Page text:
FICTION: SUMMER – Jennifer Cerna



The sun, in its descent, turned green leaves a bright gold. Small flecks of dust in the air reflected that same light, falling onto the houseplants and the hardwood floor. The air was hot and still. The fan, broken, sat guilty in the corner of the room. Cicadas screamed from every tree in the mountain behind the house.

Sam twisted in her chair, popping her back. When the sun goes down, I’ll run, she thought to herself. She looked out at the hazy peninsula that she called home. She did not want to run.

Children screamed and laughed outside. Yet inside the apartment, there was a quiet tranquility accompanied with piano songs in minor. Sam sat in her faded chair, thinking about how her mood seemed to reflect her life: solitary and quiet, a bit detached.

She thought about home. How the peninsula haze carried with it the smell of home: a landlocked, flat nowhere. She remembered her childhood, also solitary, quiet, and detached. Birds in the distance cried out.

How time flies! It had been twelve years since she first experienced this smell. The distant memories of her childhood seemed closer here than anywhere else, even though she had never lived here as a child.

In one year, Sam would have to return home. Why, she did not know. All she knew was that she couldn’t be on this peninsula for more than one more year. So she had set the date that her work contract would end and spent her free time at home, sitting in her faded chair, reflecting on her past and thinking about her future.

She wished she could stop time. This was why she ran so much. Even when cars drove by, the sun sets, and house lights flicker on and off, time never seemed to pass as long as her feet kept hitting the pavement in rhythmic motion. Action cut through a frozen time before it resumed again.

The sun would not set for another hour and a half, but running would be tolerable in less than an hour. Sam shifted in her chair, bits of lint sticking to the backs of her thighs. She thought about Ella, the girl she fell in love with the moment she laid eyes on her in a college drawing class. She had a few interactions with her, but mostly, she only saw her walking around campus.

The night before, while scrolling through her social media feed, Sam saw that Ella was in a relationship with another woman, a surprise to her! She had spent all four years of college lusting after a straight woman only to find out that had she been brave enough, she could have had a chance with her. How sad, Sam thought. She would probably never see Ella again except on her social media “Friends” list.

The sun tucked itself behind the high mountains, though still some ways above the horizon set by the ocean. Sam stood. It was time to stretch.

Sam collapsed on the floor in a heap next to her bed. The run had been nothing special, but she felt exhausted. She stared at the space under her bed and watched as a spider crawled aimlessly. The sun had dipped below the horizon a while ago but still illuminated the sky a deep, but bright blue. The families in the houses close to Sam had already begun preparing for their evening meals.

The smell of fried chicken, teriyaki sauce, and freshly cooked rice wafted through the screen doors. Sam lay on her back with her head towards the screen door, staring at the remnants of light left in the sky, breathing in a mix of her incense and the smell other people’s dinners.

 Hungry as she was, the only food she had in her house for the next week was rice and eggs. She thought about Ella again and let her heart flutter at her memories of her freckles, eyes, and lips.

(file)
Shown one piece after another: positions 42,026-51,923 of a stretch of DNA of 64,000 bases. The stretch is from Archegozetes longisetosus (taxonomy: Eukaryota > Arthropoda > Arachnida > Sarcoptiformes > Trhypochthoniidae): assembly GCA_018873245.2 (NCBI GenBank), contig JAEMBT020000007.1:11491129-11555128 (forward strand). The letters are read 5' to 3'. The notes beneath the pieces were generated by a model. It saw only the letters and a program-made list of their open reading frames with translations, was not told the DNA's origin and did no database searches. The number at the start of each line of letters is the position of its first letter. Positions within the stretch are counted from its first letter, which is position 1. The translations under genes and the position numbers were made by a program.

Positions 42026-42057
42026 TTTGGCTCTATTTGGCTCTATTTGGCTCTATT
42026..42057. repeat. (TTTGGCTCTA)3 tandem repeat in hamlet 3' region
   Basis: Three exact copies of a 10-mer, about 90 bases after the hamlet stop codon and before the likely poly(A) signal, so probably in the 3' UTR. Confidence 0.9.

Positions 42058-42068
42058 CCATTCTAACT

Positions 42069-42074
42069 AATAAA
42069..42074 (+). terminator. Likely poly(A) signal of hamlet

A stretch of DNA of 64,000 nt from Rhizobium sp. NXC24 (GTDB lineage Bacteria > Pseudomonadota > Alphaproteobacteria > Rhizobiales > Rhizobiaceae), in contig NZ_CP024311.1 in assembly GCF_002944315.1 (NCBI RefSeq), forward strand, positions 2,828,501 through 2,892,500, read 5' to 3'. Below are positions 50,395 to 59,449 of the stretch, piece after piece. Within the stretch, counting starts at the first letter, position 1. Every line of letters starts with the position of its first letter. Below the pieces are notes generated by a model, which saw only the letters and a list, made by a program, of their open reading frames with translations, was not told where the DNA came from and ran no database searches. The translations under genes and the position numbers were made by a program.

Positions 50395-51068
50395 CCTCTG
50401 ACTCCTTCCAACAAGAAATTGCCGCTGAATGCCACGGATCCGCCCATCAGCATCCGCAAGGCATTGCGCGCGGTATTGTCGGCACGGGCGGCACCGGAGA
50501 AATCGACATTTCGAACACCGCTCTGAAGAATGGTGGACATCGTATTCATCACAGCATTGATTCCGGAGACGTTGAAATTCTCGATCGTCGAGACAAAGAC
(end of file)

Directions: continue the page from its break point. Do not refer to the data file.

Ella was a mystery of beauty. She had shoulder-length, dark chestnut-colored hair that stayed shiny all year round. Her eyebrows were rather standard, but provided a good frame for her pale blue-green eyes. Her lips were always a darker red, as though she had been chewing on them. Even when she smiled, her eyes cast a shadow of faint and constant anger over her face. She was of average height, but her body gave the impression of being long and lean. Her style was always effortlessly and unexpectedly cool.

Sam sighed. Her chances of attracting someone like that wouldn’t change based on their sexual orientation. It would always be zero. She thought about herself, slightly shorter than the average woman, not curvy, and not thin: just kind of a blob somewhere in between. Her hairs was dark and frizzed most of the time, unable to decide unanimously if they wanted to be curly or straight, regardless of the humidity. Her skin was too tanned and her style never seemed to suit her body type. In her own mind, she was quite brutish and lacked grace. Even when running, the single thing she felt good at, her own feet kicked her legs.

Morning came and the birds outside screamed tirelessly as if competing with the cicadas. The sun had risen, but it was not six o’clock yet. Sam’s eyelids drifted open. She sighed. Another day, just like the rest. The only special thing was that it was one day closer to her last day on this island.

Two hours later, Sam was at work, sitting at her desk. The windows were open, and the air conditioner was off. The heavy heat gripped her neck and made her clothes feel like they were made of fleece. She thought about the invisibility that she felt constantly enshrouded in, even at work. She listened to her coworkers speak to each other, sometimes laughing, but often left at the end of the day not having spoken a word.

Once finally home, Sam stripped to her undershirt and thin shorts and settled herself once again in her chair, like she has done for the past three months. Like she will do for the next eleven and three weeks. She thought about Ella again, a topic of the past. She “Liked” the picture of Ella and her new girlfriend, though it felt insincere. She imagined herself putting Ella in a box, closing it, and pushing it into a dark corner, where she kept other memories and thoughts that she dwelled on occasionally.

She sat in the chair, watching the dust fall and the sun change its position, thinking about some obscure thing of the past or fantasy of the future until it was time to drag herself out for a run again.